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Josh Walter

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Should creativity be encouraged or discouraged?

In many households and schools, children who "act up" are the ones who receive the harshest, most frequent punishment. Many of these children demonstrate innate abilities in one or more areas, such as music or math or painting. Unfortunately, very infrequently do parents or teachers take the time to delve into the psyches of their more rambunctious children to discover their talents. The education system is designed to produce functioning members of society and, primarily due to the benign influence a conformist society has on a child, there are undoubtedly fewer individualists than there are conformists. I implore you to debate the issue of whether or not it is right for parents, teachers, and other authority figures to discourage individuality, creativity, and curiosity instead of work towards discovering and nurturing hidden talents.


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    Jun 23 2011: No matter what it is , punishing kids will not give anything rather killing their natural capability and growth.

    What's the definition of hyperactivity?
    Who measures whether a kid is hyperactive or not?
    How capable that person is to measure that ?
    What's the scale?
    What's the validity of that scale ?

    So many unsure answers are around about all the above, we can't go for definitive action.

    Have to understand them and make them understand about desired behavior, that could be the solution other than definitive diagnosis which might need doctors or psychologist intervention.

    Irrespective of creative ability punsihment shouldn't be applied for kids.
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      Jun 24 2011: I have slightly changed the premise to leave the topic open to more interpretations, and your answer is still extremely valid. In my opinion, hyperactivity is a diagnosis given by people holding positions of authority to children who can not be controlled by people of average dedication and intelligence. As one of these "hyperactive" children, I have been deemed defective by many of my elementary and middle school teachers, but the entire time I've had a penchant for music, writing, philosophy, and math. I had to figure myself out without very much assistance, which was by no definition a simple task! That being said, I believe that if parents and/or teachers took a moment to solve these immensely creative enigmas that are "hyperactive children," the children would find success far more achievable!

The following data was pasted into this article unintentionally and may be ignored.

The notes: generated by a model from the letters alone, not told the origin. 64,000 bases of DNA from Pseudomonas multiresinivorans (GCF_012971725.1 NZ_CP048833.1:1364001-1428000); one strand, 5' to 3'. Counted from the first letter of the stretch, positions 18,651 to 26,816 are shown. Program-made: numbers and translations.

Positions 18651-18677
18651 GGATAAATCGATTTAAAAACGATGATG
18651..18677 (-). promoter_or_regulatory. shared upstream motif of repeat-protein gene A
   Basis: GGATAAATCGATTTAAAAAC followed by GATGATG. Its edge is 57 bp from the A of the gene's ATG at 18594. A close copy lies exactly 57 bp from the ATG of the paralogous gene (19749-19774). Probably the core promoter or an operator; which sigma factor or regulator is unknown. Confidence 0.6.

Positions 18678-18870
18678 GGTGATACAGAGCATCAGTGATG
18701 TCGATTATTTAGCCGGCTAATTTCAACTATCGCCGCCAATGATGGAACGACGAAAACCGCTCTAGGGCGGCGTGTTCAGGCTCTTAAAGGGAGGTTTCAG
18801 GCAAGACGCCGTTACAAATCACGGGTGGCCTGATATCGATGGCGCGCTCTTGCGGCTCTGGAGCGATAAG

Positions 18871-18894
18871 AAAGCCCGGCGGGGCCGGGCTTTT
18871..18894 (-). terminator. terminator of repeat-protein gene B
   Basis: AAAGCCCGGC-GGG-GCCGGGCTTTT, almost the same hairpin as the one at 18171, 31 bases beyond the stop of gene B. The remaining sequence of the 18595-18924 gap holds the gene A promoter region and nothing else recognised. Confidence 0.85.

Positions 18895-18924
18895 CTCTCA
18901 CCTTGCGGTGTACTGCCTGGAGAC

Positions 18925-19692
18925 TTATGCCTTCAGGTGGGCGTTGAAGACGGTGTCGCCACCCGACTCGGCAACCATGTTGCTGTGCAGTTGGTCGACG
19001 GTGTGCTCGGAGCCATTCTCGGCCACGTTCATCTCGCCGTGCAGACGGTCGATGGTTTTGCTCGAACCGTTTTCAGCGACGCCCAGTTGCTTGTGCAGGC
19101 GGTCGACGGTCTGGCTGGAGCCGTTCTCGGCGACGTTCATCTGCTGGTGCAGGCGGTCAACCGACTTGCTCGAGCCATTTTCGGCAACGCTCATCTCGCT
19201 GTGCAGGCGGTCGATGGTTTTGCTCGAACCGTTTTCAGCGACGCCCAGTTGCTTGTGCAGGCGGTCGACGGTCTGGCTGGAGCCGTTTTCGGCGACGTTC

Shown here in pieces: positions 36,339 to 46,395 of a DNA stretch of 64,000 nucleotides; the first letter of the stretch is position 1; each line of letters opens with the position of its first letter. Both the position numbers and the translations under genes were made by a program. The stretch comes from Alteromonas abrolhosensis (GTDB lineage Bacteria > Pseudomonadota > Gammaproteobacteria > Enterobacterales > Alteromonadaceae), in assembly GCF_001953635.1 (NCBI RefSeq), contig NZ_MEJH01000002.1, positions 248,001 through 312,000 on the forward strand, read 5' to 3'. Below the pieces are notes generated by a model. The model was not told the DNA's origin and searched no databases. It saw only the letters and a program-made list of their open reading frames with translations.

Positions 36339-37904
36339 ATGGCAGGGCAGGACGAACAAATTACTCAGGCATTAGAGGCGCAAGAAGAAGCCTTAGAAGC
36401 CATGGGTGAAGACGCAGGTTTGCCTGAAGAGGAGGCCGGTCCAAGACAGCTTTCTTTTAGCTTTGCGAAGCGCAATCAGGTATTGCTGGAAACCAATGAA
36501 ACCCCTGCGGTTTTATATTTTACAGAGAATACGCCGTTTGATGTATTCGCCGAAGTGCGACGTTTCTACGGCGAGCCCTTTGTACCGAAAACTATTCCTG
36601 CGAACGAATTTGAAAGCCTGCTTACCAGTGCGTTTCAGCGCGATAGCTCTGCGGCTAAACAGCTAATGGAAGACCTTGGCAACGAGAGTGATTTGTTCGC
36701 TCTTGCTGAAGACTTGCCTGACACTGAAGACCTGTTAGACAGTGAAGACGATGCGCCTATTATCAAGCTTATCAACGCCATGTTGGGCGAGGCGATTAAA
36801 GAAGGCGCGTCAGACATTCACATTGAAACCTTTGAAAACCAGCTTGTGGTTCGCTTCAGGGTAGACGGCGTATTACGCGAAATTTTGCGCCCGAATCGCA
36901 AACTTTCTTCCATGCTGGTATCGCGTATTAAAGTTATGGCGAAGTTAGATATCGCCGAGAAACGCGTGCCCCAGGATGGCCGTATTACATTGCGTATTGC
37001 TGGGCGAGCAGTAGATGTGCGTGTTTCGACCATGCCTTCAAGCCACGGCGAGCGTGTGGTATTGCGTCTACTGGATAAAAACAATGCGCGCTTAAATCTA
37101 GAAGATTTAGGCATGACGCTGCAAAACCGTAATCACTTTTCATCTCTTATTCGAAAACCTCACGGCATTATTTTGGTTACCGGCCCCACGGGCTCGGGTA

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        Jun 24 2011: A big part of a teacher's role is managing a large class of students. This is completely logical when it comes to managing any sizeable groups of people.

        Unfortunately, if you are not 'easily managed' then you very quickly get labelled a 'trouble-maker'.

        This is bullshit, of course, but requires much more money being funneled into education (ultimately, to reduce class numbers to a one-to-one ratio - imagine how much more effective a teacher could be if they could be a mentor to only one student per year!).

        Until governments recognise the worth of kids as our future leaders and respond in a way that reflects this, a lot of intelligent people will be labelled otherwise by overworked (and vision-less) teachers.
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        Jun 24 2011: @Josh my worry is with HYPERACTIVITY as observed people who are not qualified to diagnose too quickly jump on that conclusion. These people are teachers, parents , neighbors etc . This era when kids are exposed to so many stimuli since birth like TV, mobile, Internet etc , my hypothesis is they are normally to be more reactive to the environment compared to their parent's or grandparent's generation.Keeping that in mind need to really look in to the definition of ADHD which has HYPERACTIVITY as prime symptoms.

        when we adults acting irrationally many times and examples of which coming to the kids through TV, Internet etc, expecting KID to behave like ADULT is really strange to me.

        Really sorry for experience you had.
      • Jun 24 2011: Josh, I am glad you were able to overcome the difficult situations in which you were placed. You are spot on with your assessment of the "diagnosis" by the people who are supposed to be facilitating the development of these children. Regrettably, there are many, many other children like you who suffer, and end up in bad situations. It is heartbreaking.

        Simple band-aid solutions that are so often put forward are useless. A major paradigm overturn is needed, with different thinking and a different way of training educators (this includes parents). The archaic ways of teaching children must go. There have been sufficient advances in neuroscience and enough talk about variances in children's behaviour for us to move beyond suffocating children who are not passive. I am sorry you had to endure all that pain but happy you were able to realize your brilliance. Bravo.
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          Jun 24 2011: Thank you, that means a lot to me. And I agree with you - it's terrible to witness a child with a type D mind think that they're useless because the world is strictly A, B, and C. People with positions of power (i.e. parents, teachers, family, friends, etc.) need to start acknowledging this child's uniqueness and creative potential and encouraging him or her to continue to nurture this uniqueness and creativity.

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